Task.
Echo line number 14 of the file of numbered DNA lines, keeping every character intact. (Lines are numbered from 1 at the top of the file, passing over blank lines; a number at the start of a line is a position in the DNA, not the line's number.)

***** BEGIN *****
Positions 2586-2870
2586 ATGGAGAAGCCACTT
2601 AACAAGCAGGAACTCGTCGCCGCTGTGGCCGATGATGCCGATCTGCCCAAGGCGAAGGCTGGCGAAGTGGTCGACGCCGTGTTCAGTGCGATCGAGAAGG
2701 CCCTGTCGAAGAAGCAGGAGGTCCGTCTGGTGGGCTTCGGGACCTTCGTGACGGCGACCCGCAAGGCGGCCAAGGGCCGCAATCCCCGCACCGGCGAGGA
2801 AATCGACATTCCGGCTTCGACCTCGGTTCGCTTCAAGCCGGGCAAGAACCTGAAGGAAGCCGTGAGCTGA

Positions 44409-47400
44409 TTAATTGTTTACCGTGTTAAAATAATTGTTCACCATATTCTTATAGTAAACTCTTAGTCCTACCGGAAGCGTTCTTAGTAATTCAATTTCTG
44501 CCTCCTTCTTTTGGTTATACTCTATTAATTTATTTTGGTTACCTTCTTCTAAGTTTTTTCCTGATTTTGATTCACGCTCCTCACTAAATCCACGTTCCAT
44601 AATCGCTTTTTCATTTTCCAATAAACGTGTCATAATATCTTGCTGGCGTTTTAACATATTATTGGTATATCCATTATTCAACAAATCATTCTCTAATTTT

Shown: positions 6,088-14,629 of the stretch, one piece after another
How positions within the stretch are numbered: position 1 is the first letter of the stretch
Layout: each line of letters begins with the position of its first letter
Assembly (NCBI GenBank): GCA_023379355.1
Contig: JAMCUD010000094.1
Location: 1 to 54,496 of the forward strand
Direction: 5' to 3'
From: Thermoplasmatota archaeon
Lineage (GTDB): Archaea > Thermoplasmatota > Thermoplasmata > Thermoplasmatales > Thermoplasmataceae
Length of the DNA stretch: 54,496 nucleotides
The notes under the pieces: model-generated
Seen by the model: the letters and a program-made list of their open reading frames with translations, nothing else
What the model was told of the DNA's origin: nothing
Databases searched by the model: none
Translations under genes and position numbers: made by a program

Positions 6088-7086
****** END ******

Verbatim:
Contig: JAMCUD010000094.1